Dedicated HPC infrastructure still rules, says Huawei

A Huawei executive makes the case for dedicated high-performance computing (HPC) infrastructure, despite the growth of public cloud services that have democratised access to HPC and AI capabilities

Major cloud suppliers such as Google, Microsoft and Amazon may have made high-performance computing (HPC) and artificial intelligence (AI) more accessible to organisations, but dedicated HPC infrastructure still rules when crunching heavy workloads.

In an interview with Computer Weekly, Francis Lam, director of HPC product management at Huawei, said HPC still holds a lot of its business and operational value for organisations with consistently high computing demands and requirements. These include workloads like molecular bonding and simulating drug interactions with microorganisms and human cells.

“While lighter workloads can be processed on cloud-like architectures, organisations that run a higher workload will require something more extreme in scale, absolute performance and customisable hardware requirements,” he said.

Lam also pointed out that public cloud resources for AI projects are predominantly used in “bursting scenarios”, when workloads are inconsistent and resources are only needed for a relatively short time and for needs above peak capacity.

“Users with higher computing demands and are currently running dedicated HPC infrastructure will see little benefit in decommissioning their systems in favour of dedicated cloud resources as their workloads are vastly different,” he said.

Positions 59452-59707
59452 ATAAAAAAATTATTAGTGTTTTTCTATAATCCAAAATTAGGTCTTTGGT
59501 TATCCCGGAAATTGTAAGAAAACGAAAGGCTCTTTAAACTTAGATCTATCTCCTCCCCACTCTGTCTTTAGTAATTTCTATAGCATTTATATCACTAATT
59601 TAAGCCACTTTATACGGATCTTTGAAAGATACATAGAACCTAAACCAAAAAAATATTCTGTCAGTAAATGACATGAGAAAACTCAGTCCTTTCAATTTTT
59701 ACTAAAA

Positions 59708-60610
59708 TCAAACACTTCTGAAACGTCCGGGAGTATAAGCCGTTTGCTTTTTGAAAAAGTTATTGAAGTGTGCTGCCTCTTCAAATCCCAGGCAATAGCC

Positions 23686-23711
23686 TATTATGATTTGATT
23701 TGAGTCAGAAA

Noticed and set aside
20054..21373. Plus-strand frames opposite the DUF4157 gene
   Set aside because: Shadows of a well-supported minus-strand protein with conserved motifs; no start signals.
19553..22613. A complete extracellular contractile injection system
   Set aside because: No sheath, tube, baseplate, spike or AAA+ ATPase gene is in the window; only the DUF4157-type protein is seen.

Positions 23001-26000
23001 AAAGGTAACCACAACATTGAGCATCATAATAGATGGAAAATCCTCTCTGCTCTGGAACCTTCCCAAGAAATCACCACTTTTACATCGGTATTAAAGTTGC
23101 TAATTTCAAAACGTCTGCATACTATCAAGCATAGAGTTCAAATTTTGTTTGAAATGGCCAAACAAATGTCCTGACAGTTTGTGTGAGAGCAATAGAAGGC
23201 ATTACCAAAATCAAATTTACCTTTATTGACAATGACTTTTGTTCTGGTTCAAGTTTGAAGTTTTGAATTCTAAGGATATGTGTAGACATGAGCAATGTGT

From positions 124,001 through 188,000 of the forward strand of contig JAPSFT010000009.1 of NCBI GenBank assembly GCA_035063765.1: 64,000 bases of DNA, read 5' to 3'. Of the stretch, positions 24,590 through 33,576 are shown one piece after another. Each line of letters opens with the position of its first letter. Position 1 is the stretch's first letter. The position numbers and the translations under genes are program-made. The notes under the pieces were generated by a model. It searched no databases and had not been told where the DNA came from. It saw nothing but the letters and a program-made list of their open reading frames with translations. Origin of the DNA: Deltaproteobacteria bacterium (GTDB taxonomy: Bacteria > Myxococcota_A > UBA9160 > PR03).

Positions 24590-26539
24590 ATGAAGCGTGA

Lam said many of these users also have private cloud resources, keeping their HPC data secure in private networks rather than relying on a public host for important data.

“Hence, there is still relevance for HPC, despite the continued growth of commoditised public infrastructure for such HPC applications,” he added.

Still, Lam acknowledged that public cloud-based HPC workloads, while representing a small portion of HPC consumption today, are expected to grow.

“The increasing adoption of cloud for HPC in many cases comes not from replacing on-premise deployment, but in attracting new users who are not able to afford dedicated HPC infrastructure,” he said.

HPC is a growing segment of enterprise computing with more than $35bn in worldwide spending in 2016, and is forecast to grow to nearly $44bn in 2021, according to market research firm Intersect360 Research.

With AI expected to be a key driver of this growth, suppliers such as Huawei and Lenovo have intensified their efforts to bring products and services to market in recent years.

Huawei, for example, has built the Atlas platform targeted at AI and HPC workloads, while Lenovo has taken a more consultative stance, helping enterprises to identify the benefits of AI and HPC through testbed projects.

Although the US is still the leader in HPC, China – home to the two of the world’s most powerful supercomputers and widely expected to be the first country to field a supercomputer capable of crunching one quintillion calculations per second – is fast catching up.

“Chinese HPC companies have come a long way, and are now recognised as industry leaders in both providing HPC technologies, as well as for their noteworthy supercomputer and hyperscale deployments,” Lam said.

“There are still many pressing scientific and commercial problems to be solved; future decades will present greater opportunities for the HPC community worldwide,” he added.

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